Estonia, Latvia, Lithuania: the regaining of independence in 1991 by these three countries was a happy outcome of the demise of the Soviet Union. Of all the fragments of that former super-power, the Baltic countries have perhaps the brightest future and the least clouded present.
Though geographical proximity leads the countries to be conventionally thought of together as a single entity, the degree of difference between them is surprisingly great in terms of ethnicity, language, historical development and religion.
The Estonians are of Finno-Ugric origin and their language has nothing in common with their Latvian or Russian neighbours. Lithuanian history has for much of the post-mediaeval era been linked with Catholic Poland, whereas Estonia and Latvia were early recipients of Protestantism.
In the eighteenth century these states succumbed to the bear-hug of the Russian Empire – and only after the First World War did they achieve full independence. In 1940, with the annexation by the Soviet Union, they once more fell under Russian rule. Between 1941 and 1944 they had the additional suffering of the German Occupation. Yet the Baltic States were always among the most prosperous and liberal of the Soviet republics, and among the most independent-minded.
Surprise ranks high among the responses of the visitor now – surprise that there is so much of interest and beauty, and surprise that the Iron Curtain was indeed so opaque a veil that most of us in the West could remain so ignorant of these countries and their heritage. Surprise, perhaps, that on the whole the region functions with considerable efficiency and sophistication.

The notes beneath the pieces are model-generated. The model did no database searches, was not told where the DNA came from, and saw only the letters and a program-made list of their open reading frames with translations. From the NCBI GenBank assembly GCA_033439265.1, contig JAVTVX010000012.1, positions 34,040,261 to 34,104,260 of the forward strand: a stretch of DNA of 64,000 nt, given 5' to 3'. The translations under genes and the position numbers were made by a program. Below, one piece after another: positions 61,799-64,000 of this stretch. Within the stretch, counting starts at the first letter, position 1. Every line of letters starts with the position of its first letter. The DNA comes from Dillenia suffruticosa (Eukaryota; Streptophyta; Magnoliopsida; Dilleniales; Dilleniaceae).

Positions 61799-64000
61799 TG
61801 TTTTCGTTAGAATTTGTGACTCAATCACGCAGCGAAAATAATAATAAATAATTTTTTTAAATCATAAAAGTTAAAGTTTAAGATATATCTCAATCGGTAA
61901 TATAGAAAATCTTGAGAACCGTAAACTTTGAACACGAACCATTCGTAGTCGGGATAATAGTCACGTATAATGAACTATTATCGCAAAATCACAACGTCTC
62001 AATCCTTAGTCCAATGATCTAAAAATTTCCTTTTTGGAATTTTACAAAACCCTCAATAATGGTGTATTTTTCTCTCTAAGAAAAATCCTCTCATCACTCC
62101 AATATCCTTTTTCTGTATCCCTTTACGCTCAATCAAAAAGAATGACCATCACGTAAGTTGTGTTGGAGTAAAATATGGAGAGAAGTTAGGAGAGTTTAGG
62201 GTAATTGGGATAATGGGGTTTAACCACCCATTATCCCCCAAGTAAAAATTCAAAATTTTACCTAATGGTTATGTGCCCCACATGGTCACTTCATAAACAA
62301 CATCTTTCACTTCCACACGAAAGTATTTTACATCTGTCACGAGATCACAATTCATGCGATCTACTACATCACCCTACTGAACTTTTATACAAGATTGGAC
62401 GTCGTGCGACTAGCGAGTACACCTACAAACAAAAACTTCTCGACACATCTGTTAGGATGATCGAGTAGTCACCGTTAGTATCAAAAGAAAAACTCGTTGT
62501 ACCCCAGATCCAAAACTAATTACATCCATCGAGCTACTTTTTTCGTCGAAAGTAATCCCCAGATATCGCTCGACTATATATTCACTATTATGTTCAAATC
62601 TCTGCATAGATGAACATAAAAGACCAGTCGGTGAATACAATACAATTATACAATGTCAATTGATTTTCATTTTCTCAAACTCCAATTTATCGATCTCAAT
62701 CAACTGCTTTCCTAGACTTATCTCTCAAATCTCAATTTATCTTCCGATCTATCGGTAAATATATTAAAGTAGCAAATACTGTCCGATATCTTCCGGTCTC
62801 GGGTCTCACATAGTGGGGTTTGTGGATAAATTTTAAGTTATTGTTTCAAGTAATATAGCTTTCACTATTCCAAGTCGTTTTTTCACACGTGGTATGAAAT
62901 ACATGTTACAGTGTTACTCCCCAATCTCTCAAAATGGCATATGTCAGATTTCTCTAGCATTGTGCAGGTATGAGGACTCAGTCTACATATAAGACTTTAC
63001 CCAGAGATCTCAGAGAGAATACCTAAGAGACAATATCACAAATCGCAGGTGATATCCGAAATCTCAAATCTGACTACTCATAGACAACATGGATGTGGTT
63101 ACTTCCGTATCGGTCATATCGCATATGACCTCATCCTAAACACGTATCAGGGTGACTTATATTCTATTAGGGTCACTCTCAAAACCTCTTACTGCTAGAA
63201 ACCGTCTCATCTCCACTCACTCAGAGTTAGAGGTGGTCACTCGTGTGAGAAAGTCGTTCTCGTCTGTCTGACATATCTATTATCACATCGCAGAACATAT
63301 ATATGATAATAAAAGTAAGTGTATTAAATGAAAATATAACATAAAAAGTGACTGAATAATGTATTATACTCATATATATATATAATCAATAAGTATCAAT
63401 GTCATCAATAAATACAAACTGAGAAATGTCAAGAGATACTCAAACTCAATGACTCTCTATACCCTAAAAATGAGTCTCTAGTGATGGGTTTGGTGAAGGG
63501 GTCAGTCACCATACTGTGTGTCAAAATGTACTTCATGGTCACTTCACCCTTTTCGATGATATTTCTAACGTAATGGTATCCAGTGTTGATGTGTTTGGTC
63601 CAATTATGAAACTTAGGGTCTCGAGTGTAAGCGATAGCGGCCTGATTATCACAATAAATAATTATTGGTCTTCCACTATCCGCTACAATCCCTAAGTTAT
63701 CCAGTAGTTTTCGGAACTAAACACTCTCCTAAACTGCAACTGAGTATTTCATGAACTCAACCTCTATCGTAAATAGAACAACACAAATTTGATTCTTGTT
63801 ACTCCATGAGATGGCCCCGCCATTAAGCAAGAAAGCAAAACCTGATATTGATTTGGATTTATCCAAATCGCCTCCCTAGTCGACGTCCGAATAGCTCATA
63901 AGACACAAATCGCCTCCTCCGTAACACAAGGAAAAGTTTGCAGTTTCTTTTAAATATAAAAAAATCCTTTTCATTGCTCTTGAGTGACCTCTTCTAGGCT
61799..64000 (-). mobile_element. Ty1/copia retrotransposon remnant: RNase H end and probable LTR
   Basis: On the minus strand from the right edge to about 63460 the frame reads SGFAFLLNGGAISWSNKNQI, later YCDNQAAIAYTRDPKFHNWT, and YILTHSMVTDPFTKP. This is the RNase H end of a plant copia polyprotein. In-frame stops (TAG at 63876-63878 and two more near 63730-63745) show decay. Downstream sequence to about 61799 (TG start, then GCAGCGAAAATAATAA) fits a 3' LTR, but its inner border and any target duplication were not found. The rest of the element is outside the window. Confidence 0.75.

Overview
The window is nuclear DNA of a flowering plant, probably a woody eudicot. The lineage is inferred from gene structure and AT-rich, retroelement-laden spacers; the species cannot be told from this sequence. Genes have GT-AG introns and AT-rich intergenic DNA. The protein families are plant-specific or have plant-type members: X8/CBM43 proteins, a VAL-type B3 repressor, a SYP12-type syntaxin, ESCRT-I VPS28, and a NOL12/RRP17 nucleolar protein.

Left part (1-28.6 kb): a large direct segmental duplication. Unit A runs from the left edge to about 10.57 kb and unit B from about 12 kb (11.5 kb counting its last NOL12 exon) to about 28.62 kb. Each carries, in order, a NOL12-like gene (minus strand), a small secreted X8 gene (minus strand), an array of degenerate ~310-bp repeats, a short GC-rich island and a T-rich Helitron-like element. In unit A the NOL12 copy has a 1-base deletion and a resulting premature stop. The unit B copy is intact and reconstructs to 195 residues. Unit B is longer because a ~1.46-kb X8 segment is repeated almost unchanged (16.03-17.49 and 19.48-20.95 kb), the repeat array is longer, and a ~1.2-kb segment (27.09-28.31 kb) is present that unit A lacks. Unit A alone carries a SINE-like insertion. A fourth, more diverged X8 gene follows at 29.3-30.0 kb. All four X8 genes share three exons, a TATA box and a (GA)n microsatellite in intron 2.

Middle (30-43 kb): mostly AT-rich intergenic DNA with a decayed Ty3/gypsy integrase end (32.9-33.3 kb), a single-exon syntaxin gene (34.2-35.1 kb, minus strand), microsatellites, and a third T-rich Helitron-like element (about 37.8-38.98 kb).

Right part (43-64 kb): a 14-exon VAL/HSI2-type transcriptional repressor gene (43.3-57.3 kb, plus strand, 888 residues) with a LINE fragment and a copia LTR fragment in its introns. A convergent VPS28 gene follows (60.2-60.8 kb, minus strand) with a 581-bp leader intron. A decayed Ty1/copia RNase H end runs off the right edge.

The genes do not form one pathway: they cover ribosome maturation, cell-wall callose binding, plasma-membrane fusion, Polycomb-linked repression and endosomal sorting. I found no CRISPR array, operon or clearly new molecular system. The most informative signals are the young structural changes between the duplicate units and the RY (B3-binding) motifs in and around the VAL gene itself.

Tallinn (Estonia). Fly at c. 10.15am (Finnair, Nordic Regional Airlines) from Heathrow to Tallinn via Helsinki. First of three nights in Tallinn.
Tallinn. The upper town has a striking situation on a steep-sided hill overlooking the Baltic Sea with views over the city. Among the mediaeval and classical buildings are the Toompea Palace (Parliament), Gothic cathedral and late 19th-century Russian cathedral and the 15th-century town hall (visit subject to confirmation). Continue through the unspoilt streets of the lower town with its mediaeval walls, churches and gabled merchants’ houses and see the church of the Holy Ghost and the City Museum. Visit St Nicholas, a Gothic basilica with a museum of mediaeval art.
Lahemaa National Park (Estonia). Drive east into an area now designated as a national park. The charming manor houses of Palmse and Sagadi have full 18th-century classical dress disguising the timber structure. Lunch is in a roadside inn, with wooden buildings – a former postal service station on the road to St Petersburg.
Tartu (Estonia). Drive through a gently undulating mix of woodland and fertile fields, with traditional vernacular farmsteads. Tartu is in some ways the cultural capital of Estonia, the university having been founded in 1632. There are fine 18th- and 19th-century buildings, especially the town hall and university and there is a visit to the restored Jaani church. First of two nights in Tartu.
Lake Peipsi (Estonia). Drive to the shores of Lake Peipsi and visit Alatskivi, Raja and Kolkja, all villages which provided refuge for the Old Believers, persecuted for their disaffection with the Orthodox Church. Return to Tartu via the recenty re-opened Estonian National Museum.
Cesis (Latvia). Enter Latvia travelling through hilly landscape renowned for its beauty. Cesis is an historic and well-preserved small town with church and ruined castle. First of three nights in Riga.
Riga (Latvia). Explore Latvia’s capital on foot. The Art Nouveau district is a residential quarter of grand boulevards, with classical, historicist and outstanding façades. Within the extensive Old Town there are mediaeval streets, Hanseatic warehouses, Gothic and Baroque churches and 19th-century civic buildings. There are visits to the Menzendorff House, a restored merchant’s house and now a museum, Gothic St Peter with its distinctive tall spire and the cathedral, which is the largest mediaeval church in the Baltic countries.